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Supply chain tracing goes high tech

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Digital transformation is far more than a buzzword when it comes to tracing raw materials, products, and assets in the supply chain. One key lesson learned from the pandemic. The need for greater visibility and digitization of the supply chain.

Supply chain traceability is where a business has the necessary technology to track raw materials or finished products during every step of the supply chain. Inventory management, food and drug safety, regulatory compliance, warehouse staging, theft prevention, on-time delivery performance, and customer service are among the many reasons why companies need to more efficiently manage their supply chains with traceability systems. 

Unlike order tracking, which focuses on the shipment delivery from the fulfillment center to the customer, supply chain tracing gives companies the potential to lot track/trace, control inventory and monitor assets, product or shipments within a facility or beyond its four walls in the field. Tracing is also enabled by enterprise and warehouse systems. 

Supply chain traceability is at the forefront of the digital transformation initiatives undertaken by enterprises. A survey conducted in June 2022 to a small group of supply chain leaders by Peerless Research Group and Supply Chain 24/7 found that companies are turning to technologies such as sensors, barcode scanning, radio-frequency identification (RFID), camera imaging and GPS/cellular to better manage their supply chains.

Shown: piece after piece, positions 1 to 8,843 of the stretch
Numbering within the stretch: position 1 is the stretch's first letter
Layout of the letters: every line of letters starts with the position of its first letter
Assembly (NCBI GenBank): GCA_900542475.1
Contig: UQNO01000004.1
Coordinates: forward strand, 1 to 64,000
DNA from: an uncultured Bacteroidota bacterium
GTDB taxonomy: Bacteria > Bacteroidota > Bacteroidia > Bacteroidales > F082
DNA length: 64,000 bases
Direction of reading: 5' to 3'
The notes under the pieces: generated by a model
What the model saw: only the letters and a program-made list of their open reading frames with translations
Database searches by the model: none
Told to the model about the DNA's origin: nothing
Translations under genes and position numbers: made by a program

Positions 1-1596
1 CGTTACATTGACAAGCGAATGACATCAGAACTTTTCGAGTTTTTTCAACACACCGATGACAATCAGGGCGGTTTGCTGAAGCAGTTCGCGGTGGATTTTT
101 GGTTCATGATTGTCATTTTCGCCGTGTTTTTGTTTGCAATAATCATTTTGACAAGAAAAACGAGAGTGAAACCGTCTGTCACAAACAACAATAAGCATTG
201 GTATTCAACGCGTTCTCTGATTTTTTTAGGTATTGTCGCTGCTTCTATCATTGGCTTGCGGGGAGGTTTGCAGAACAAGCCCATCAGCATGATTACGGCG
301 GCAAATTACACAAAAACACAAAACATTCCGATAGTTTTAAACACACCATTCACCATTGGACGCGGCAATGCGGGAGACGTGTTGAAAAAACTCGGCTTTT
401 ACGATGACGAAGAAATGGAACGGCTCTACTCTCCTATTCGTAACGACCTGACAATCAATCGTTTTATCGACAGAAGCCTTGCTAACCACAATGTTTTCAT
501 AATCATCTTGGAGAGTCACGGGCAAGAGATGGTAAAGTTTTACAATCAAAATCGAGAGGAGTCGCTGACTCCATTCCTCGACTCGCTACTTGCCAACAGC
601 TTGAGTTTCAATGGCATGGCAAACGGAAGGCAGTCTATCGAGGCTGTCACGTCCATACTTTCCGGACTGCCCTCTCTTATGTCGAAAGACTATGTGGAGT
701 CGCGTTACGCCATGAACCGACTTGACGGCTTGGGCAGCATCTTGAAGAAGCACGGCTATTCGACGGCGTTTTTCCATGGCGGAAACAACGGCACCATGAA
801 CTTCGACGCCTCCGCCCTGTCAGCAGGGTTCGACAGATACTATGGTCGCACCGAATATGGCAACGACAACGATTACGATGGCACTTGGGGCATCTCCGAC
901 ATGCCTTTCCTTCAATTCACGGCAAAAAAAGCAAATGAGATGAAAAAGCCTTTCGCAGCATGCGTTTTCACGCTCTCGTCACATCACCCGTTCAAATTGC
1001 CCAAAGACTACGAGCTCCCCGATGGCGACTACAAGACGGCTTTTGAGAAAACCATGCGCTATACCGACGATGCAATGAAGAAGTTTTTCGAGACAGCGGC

Within transportation and logistics, digitization initiatives include the ELD (electronic logging devices) used by the trucking industry, track and trace, customer order tracing, and order tracking technologies.

Here’s a look at the technologies today that are being used to enable supply chain traceability:  

RFID: backbone technology

RFID powers many supply chains and retail networks. The growth of RFID continues thanks to the rise of e-commerce, manufacturers and logistics providers.  These are just a few examples of those using RFID technology to trace, secure and manage inventory. More robust than barcodes, RFID uses radio waves to communicate information between a reading device and an RFID tag that typically contains a small microchip and a radio antenna which communicates with the reader.